The S&P 500 index has remained in consolidation mode, spending the shortened holiday week in a rally back to the upper end of the recent trading range. Last week on The Final Bar, I announced “The Mindful Six”, a group of six stocks that I feel will be helpful in identifying the next direction for equities. One of the six has already turned negative, and I’ll show you the levels I’m watching for breakdown potential in the other five stocks.
Let’s start with a chart of the S&P 500 index, which I believe drives home the truly neutral read here. While some indicators are pointing higher, others are indicating potential weakness in the coming weeks.
After topping out around 3240 in early June, the S&P 500 gapped lower, which completed an island reversal pattern. This key index then bounced off the 200-day moving average, followed by a test of resistance around 3150. The S&P actually had a daily high right at the 3150 level three out of six trading sessions.
Where did the S&P close out during the shortened holiday week? You guessed it, right around 3150.
Over the last four weeks, the chart has taken on a symmetrical triangle or “coil” pattern, which you could actually consider a pennant pattern. I’ve always found nomenclature like this to be of questionable value. I’m more concerned with the fact that the market has found an equilibrium where buyers and sellers are in balance. The range is narrowing, which usually means a break is coming soon.
During this pennant pattern, the volume has lessened pretty consistently, with the exception of two days that saw relatively high volume. These were actually due to the triple witching day and end-of-the-quarter rebalancing. Other than that, the volume steadily declined, which is fairly normal for this type of pattern.
The on-balance volume has been in an uptrend since the March low, which shows that, even though we’ve had some down days on heavy volume (what I would term “distribution days”), overall the volume on the up days has outweighed volume on down days. What you’re looking for here is a divergence, where the price would go higher but the OBV would trend lower. We have not seen that signal yet.
Now let’s get to The Mindful Six and how I’m using these six stock charts in my process.
A couple weeks ago, I wrote an article called “Three Stocks That Tell You Everything” which hit on three names I thought would be a good barometer for the overall market. I came up with these stocks during one of my weekend chart reviews, where I go through the entire S&P 500 index chart by chart, looking for themes and patterns in individual names and groups and sectors.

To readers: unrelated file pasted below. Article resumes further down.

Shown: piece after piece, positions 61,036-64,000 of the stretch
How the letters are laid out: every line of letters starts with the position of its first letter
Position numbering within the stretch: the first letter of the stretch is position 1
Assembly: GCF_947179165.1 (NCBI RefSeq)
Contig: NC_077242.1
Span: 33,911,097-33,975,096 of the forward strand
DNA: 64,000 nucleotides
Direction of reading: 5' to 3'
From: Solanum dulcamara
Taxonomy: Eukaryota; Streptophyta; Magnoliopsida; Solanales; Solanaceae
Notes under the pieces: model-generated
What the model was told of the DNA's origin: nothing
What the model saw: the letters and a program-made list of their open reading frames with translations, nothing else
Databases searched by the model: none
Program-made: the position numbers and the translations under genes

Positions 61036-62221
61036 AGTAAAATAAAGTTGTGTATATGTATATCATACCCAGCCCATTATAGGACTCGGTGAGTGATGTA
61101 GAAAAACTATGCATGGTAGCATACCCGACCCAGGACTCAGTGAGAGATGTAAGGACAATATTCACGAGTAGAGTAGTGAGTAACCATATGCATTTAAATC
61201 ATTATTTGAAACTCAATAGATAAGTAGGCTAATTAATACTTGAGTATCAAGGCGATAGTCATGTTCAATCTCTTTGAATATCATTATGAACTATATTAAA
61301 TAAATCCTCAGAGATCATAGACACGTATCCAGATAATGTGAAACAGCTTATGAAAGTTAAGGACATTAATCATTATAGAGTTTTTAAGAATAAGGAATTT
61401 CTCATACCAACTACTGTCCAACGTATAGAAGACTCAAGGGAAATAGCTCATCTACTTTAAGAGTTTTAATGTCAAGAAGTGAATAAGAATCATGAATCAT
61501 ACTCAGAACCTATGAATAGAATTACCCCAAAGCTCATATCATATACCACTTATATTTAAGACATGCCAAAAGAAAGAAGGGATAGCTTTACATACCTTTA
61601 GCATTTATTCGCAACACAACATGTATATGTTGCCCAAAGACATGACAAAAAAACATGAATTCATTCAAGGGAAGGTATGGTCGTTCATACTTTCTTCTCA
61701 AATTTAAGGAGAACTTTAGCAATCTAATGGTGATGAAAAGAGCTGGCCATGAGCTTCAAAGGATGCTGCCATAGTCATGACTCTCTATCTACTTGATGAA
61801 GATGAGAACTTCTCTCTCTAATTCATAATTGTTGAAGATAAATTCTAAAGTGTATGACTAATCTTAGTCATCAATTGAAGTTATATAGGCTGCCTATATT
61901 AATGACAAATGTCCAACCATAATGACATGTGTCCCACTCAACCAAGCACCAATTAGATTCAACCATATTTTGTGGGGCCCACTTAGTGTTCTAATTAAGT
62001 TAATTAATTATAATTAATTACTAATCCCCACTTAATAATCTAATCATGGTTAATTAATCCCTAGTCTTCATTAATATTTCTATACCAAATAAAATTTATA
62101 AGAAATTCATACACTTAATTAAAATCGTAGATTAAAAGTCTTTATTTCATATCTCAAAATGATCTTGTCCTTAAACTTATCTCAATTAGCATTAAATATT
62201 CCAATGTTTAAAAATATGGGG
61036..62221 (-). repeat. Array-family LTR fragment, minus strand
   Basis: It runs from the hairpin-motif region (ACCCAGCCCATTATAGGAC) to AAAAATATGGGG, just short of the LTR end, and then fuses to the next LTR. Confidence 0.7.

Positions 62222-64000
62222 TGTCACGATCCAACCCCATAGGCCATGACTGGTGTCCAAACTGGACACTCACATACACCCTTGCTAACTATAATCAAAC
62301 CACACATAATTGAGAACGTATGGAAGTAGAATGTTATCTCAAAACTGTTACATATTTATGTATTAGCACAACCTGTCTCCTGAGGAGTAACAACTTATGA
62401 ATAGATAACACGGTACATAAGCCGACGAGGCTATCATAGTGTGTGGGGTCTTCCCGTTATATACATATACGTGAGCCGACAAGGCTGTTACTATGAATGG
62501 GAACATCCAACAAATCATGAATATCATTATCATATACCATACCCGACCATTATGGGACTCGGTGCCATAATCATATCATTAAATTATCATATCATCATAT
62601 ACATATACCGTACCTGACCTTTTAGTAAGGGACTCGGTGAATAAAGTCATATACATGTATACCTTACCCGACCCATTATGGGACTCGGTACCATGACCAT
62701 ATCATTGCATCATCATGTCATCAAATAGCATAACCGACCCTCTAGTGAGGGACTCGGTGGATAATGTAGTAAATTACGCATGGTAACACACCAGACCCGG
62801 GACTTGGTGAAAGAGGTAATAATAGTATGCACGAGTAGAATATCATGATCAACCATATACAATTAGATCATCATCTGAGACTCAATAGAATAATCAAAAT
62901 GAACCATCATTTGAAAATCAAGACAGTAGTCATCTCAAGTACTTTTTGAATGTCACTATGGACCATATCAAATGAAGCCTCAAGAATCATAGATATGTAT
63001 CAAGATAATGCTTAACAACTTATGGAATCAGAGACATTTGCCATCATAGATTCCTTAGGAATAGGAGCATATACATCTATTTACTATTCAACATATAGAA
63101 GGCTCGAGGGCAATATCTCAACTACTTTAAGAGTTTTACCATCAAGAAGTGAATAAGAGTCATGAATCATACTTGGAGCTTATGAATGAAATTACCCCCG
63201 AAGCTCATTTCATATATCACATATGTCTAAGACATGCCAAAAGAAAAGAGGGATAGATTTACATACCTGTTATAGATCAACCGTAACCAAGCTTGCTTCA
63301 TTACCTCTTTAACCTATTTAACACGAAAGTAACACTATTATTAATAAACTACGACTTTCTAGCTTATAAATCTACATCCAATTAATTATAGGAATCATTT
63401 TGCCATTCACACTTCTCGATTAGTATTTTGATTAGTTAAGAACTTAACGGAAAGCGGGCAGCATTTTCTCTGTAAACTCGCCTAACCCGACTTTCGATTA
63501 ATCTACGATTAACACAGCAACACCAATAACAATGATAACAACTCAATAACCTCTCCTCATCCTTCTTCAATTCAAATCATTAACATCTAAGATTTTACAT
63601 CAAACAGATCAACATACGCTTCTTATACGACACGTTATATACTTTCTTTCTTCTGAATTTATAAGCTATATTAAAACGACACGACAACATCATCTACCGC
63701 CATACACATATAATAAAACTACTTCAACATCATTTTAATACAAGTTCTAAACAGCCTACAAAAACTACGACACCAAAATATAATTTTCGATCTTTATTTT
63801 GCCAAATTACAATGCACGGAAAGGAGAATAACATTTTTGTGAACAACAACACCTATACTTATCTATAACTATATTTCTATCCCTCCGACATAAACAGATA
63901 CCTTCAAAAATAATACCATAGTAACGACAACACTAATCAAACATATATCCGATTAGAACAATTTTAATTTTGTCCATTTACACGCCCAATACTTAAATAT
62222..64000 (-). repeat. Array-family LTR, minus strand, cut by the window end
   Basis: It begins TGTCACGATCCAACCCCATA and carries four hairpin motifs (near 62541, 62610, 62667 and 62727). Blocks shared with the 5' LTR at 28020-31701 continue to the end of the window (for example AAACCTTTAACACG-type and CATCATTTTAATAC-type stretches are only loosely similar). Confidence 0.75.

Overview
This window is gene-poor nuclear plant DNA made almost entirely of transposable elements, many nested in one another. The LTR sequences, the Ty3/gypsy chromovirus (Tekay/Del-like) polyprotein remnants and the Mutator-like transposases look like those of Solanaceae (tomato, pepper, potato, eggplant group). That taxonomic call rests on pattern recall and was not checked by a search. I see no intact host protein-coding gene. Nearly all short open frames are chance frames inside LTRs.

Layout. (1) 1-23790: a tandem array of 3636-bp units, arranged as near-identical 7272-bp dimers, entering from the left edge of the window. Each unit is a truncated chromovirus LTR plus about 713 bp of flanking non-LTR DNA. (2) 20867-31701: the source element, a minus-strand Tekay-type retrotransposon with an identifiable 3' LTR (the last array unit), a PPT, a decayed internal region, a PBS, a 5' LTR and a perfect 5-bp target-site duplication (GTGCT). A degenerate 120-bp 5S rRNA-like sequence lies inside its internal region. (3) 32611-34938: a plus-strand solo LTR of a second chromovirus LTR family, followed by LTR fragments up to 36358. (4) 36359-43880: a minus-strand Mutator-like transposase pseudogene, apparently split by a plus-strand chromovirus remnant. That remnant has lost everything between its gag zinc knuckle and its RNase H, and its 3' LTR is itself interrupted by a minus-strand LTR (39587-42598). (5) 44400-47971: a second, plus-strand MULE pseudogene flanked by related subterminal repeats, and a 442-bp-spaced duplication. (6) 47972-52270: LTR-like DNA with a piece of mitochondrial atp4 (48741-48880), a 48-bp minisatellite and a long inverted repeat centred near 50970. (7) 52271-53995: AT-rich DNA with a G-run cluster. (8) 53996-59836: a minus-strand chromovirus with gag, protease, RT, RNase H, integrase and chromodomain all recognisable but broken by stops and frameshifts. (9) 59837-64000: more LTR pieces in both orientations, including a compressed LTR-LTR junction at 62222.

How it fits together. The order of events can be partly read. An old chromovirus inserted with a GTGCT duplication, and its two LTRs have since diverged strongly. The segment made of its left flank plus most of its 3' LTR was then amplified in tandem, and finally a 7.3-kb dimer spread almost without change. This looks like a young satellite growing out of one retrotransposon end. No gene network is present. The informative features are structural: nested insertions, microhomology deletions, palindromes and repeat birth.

During last week’s chart review, I identified three more stocks that appeared to be in similar patterns and combined them all as The Mindful Six. Basically, I looked for stocks that had either a) broken above their 200-day moving average and pulled back soon after, or b) failed at their 200-day moving average and now were threatening to make a new swing low.
So, to summarize, here are six stocks that are in a consolidation phase similar to the broad S&P 500 index and other benchmarks. While I will be analyzing the S&P chart as always, I’ve often found that breakdowns will first emerge within individual names, as investors begin taking profits on higher beta plays. The S&P 500 will remain elevated as investors rotate to defensive positions in mega-cap stocks that will continue to buoy the overall market.
My original three stocks were Applied Materials (AMAT), Morgan Stanley (MS) and Starbucks (SBUX). I’ve now added Cisco (CSCO), Nike (NKE) and Disney (DIS). Here’s how I would label them after last week’s trading:
Bullish (has not made a lower high yet):
Neutral (has made lower high but not lower low):
Bearish (has made a lower high and lower low):
It’s interesting to note that Starbucks briefly broke to a new swing low at the end of last week, but, as it did not follow through the next day, I still consider it to be in a consolidation range.
So there you have six stocks, one in Financials, one from Communication Services, two in Technology and two from the Consumer Discretionary sector. All six have the potential to break to rally from current levels, establishing a new higher high as they progress to a retest of their 2020 highs. All six also have the potential to break down, failing at support as they indicate new short-term downtrends.
I would suspect that the weight of the evidence of these six names will be quite helpful in understanding how six names outside of the FANGMAN trade are faring and, in turn, where the market as a whole will be headed next.
David Keller, CMT
Chief Market Strategist
Disclaimer: This blog is for educational purposes only and should not be construed as financial advice. The ideas and strategies should never be used without first assessing your own personal and financial situation, or without consulting a financial professional.
The author does not have a position in mentioned securities at the time of publication. Any opinions expressed herein are solely those of the author, and do not in any way represent the views or opinions of any other person or entity.